Coaches have been everywhere in Kizer’s life. In car rides home after basketball games. In his face on the sideline at Notre Dame. In his ear via the helmet headset.
Jackson and Kizer could team up to save the Browns.
“I think this guy has the right stuff and I think if I am worth my salt as a coach, I will get it out of him,” Jackson said. “And if he is willing to do the work, he will rise to the occasion, and I think he will.”
Jackson and the organization didn’t want to rush Kizer into the starting role before he was ready but he kept getting better and passing every test. Life as a rookie won’t be easy, especially with the Steelers and Ravens out of the gate, but those who’ve been around him the most believe he’ll rise to the challenge.
“I can say without question, without hesitation that DeShone was ready to be an NFL starting quarterback mentally and in terms of the experiences,” Sanford said. “People forget that being the starting quarterback at Notre Dame is on a completely different level, in terms of just the national attention at that position. It’s very, very comparable to being the closer for the New York Yankees, the target man for Manchester United.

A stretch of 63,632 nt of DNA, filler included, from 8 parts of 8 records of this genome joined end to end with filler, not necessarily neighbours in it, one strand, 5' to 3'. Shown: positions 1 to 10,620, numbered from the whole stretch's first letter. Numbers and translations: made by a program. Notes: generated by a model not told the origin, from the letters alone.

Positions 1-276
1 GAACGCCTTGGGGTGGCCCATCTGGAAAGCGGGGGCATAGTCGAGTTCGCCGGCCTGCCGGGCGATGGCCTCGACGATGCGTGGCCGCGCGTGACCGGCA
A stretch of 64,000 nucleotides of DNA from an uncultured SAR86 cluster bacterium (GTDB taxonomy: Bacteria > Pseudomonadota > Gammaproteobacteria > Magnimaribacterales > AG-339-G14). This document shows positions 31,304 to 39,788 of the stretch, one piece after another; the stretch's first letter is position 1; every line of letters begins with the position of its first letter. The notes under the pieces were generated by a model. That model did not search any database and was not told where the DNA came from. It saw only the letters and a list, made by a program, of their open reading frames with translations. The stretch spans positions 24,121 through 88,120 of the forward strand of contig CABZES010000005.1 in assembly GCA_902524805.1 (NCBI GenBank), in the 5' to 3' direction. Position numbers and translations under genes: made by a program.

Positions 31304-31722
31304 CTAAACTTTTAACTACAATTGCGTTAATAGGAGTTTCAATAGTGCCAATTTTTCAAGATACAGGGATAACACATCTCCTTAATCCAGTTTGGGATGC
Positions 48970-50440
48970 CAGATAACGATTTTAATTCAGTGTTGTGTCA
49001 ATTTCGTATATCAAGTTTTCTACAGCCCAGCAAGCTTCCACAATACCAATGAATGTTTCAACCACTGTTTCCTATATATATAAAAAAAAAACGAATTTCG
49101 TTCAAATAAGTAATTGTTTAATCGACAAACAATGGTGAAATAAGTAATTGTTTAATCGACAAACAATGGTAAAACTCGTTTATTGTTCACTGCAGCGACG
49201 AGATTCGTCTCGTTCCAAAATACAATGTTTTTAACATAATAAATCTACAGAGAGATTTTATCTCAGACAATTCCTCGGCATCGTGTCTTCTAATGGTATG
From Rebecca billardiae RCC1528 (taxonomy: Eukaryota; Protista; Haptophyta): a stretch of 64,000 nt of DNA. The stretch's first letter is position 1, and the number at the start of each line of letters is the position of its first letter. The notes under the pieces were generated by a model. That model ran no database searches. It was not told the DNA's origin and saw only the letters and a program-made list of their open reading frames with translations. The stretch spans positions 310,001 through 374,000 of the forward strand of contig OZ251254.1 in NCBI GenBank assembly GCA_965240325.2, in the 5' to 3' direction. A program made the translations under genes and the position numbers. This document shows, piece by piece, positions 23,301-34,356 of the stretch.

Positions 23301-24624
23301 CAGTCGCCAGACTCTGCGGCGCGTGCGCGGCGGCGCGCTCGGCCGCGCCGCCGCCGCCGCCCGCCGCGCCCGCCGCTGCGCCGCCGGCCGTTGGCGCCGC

“He’s physically built to last in the AFC North. Hue Jackson is a guy who knows what it looks like when a guy’s a potentially special quarterback. And he has made that determination, so that’s not something that is to be taken lightly.”
Dempsey said pressure’s never been an issue.
“He doesn’t shy away from big moments,” he said. “He loves those.”
Notre Dame’s 4-8 record a year ago was a huge letdown following Kizer’s breakout redshirt freshman season of 2015 when he seized the starting job after coming off the bench as an injury replacement. The struggles of 2016 were epitomized by coach Brian Kelly screaming at Kizer after failed possessions.
Kelly’s red-faced rants were broadcast on national television. Kizer’s toughest coach, his dad, saved his loudest lectures for the car ride home from basketball games. The discussions became so intense that Kizer’s mom, Mindy, began driving separately so she wouldn’t have to witness them.
“We were going to talk the whole game out and we’d go into detail on different situations,” Kizer said. “Those car rides are the prime way that I learned how to break down games and to recall within games. Because my dad challenged me right when we got off the court and were in that car, I better be able to talk out every decision I made throughout that game. From the first quarter on a simple pick-and-roll in which I didn’t drop it off and I kicked it out. I was able to recall that consistently.
“So that allows me now to come off on the sideline and talk to Coach Jackson, be able to recall plays throughout and rotations and things that the defense are doing.”